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Old 08-07-2009, 09:22 PM   #1
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When to pick tomatoes

This is only the second time I've tried growing tomatoes (Better Boys) and I've read lots of conflicting advice on when to pick them. Some say pick them when they've just started to turn orange and let them continue to ripen inside, while others say leave them on the vine until they are completely ripe so they develop more flavor. When do you pick your tomatoes? I took these photos this afternoon.

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Old 08-07-2009, 09:34 PM   #2
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For fried green tomatoes, pick them when they are green. For ripe tomatoes, pick them when they are ripe... bright red. I have picked tomatoes early, when in danger of a frost. I've also know people to yank the whole plant out and they continue ripen indoors (also because of frost).
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Old 08-07-2009, 10:47 PM   #3
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To me it depends on where you live and what your gardening problems are. In Hawaii and Florida, as soon as they turned the least bid red, bulbuls and other birds would eat them faster than they'd ripen. I did find a solution (went to a fabric store and bought green nylon net and covered them ... they'd get enough sun to ripen, and kept the birds away). I'd prefer to let them ripen on the vine until they are plump and red. Practically, though, when they are lying on the ground (we've had a wet, stormy summer here in NW IL) they will rot before ripening, so I'll pick them earlier. Also when there are a lot on one stem and they're crowding each other, I'll pick the first ones to turn orange-y and let them ripen inside. I guess, to me, you can buy tomatoes that were picked green and ripened inside all winter long, so I try to let them ripen outside for as long as possible. We have a short season here, though, and when frost threatens, everything gets picked and those that stand a chance of ripening inside, do so, the rest I (not being a huge fan of fried green tomatoes), I make into my own version of green salsa.
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Old 08-08-2009, 08:40 AM   #4
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I pick mine when they are that color, or a little earlier. Lots of varmints like ripe tomatoes, and I don't like to share.

I pick them earlier if they are on or near the ground, too.
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Old 08-08-2009, 10:38 AM   #5
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I pick them when they turn a definite red and then almost fall off the vine when I grab them. If there is any resistance to coming off I leave them for the next day.
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Old 08-08-2009, 10:48 AM   #6
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That great difference in taste between a store bought tomato and one you grow in your back yard is that your backyard tomatoes are actually fully ripened on the vine. If you pick them earlier, you end up with supermarket tomatoes. Pick them when you want to eat them. Sadly, the critter issue often forces you to pick earlier sometimes.

I gave up growing tomatoes because the critters always got there first. Now I go to farm stands.
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Old 08-08-2009, 10:49 AM   #7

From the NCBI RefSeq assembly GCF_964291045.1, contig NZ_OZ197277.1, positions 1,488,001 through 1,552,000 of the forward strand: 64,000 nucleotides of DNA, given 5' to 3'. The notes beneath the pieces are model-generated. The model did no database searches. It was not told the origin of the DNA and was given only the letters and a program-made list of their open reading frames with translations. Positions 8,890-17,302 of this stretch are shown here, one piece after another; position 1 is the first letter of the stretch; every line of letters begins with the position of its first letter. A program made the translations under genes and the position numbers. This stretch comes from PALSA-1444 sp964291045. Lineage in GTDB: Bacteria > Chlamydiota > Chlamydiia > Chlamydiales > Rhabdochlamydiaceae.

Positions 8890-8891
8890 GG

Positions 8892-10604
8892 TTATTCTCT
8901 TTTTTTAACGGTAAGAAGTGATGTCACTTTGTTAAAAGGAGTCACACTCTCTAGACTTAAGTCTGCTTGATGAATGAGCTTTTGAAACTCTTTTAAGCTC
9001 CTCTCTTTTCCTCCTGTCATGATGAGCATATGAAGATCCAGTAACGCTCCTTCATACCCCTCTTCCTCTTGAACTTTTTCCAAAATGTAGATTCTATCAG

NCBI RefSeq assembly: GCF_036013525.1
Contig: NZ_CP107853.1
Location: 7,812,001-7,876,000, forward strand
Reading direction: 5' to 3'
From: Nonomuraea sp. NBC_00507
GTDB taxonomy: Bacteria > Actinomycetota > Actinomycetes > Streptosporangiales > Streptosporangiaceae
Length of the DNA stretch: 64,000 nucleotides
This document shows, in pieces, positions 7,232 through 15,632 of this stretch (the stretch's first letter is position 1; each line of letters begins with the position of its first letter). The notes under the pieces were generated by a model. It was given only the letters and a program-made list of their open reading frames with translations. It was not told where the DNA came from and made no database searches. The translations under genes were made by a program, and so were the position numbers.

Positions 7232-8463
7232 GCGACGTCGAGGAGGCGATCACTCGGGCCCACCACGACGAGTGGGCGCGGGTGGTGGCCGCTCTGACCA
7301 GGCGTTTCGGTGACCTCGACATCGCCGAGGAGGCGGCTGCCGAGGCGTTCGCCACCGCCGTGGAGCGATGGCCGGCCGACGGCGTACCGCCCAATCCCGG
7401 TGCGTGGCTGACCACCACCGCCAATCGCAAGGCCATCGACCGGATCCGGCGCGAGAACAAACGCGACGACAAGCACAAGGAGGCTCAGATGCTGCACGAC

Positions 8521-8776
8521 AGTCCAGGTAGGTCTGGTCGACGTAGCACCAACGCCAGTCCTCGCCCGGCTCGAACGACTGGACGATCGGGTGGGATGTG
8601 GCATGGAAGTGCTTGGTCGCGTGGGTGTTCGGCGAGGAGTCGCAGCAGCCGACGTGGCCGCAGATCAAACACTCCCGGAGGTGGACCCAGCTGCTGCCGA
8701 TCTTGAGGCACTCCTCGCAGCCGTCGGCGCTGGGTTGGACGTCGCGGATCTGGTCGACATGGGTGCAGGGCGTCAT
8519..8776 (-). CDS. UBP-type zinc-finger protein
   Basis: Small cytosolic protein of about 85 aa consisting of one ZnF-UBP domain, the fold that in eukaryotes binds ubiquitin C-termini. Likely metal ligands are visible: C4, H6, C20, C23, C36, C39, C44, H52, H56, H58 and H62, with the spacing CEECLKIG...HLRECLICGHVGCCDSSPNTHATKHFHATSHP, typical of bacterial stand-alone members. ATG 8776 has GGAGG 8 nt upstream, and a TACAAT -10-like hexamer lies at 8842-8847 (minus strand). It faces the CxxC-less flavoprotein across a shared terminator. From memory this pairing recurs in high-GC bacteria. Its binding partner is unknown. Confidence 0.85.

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Ideally, one should let them completely ripen on the vine, but like Sparrowgrass, I have to pick them before the critters get them, so we do it when they first start to turn orange, before the squirrels and birds get to them.
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Old 08-09-2009, 12:15 PM   #8
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My tomatoes definitely do NOT taste like supermarket tomatoes, and I am sure Constance's don't either. I don't pick them green.

AndyM, your farm stand tomatoes are picked slightly underripe, too. It is almost impossible to transport a fully ripe tomato without damage.
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Old 08-09-2009, 12:20 PM   #9
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What U of Illinois Extension has to say:

Harvesting
Tomatoes should be firm and fully colored. They are of highest quality when they ripen on healthy vines and daily summer temperatures average about 75F. When temperatures are high (air temperature of 90F or more), the softening process is accelerated and color development is retarded, reducing quality. For this reason, during hot summer weather, pick your tomatoes every day or two, harvest the fruits when color has started to develop and ripen them further indoors (at 70 to 75F). On the day before a killing freeze is expected, harvest all green mature fruit that is desired for later use in the fall. Wrap the tomatoes individually in paper and store at 60 to 65F. They continue to ripen slowly over the next several weeks. Whole plants may be uprooted and hung in sheltered locations, where fruit continues to ripen.
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Old 08-09-2009, 12:45 PM   #10
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I pick mine when they are ready to eat, not a day sooner. I find this gives me the best flavor. I have no problem with animals eating mine though. If I did then I would possibly pick them sooner as something would be better than nothing.

Sedagive, do a test so that you can tell what is right for you. Pick one now and let it ripen inside and pick another when it is ready to eat and see which way works for you.
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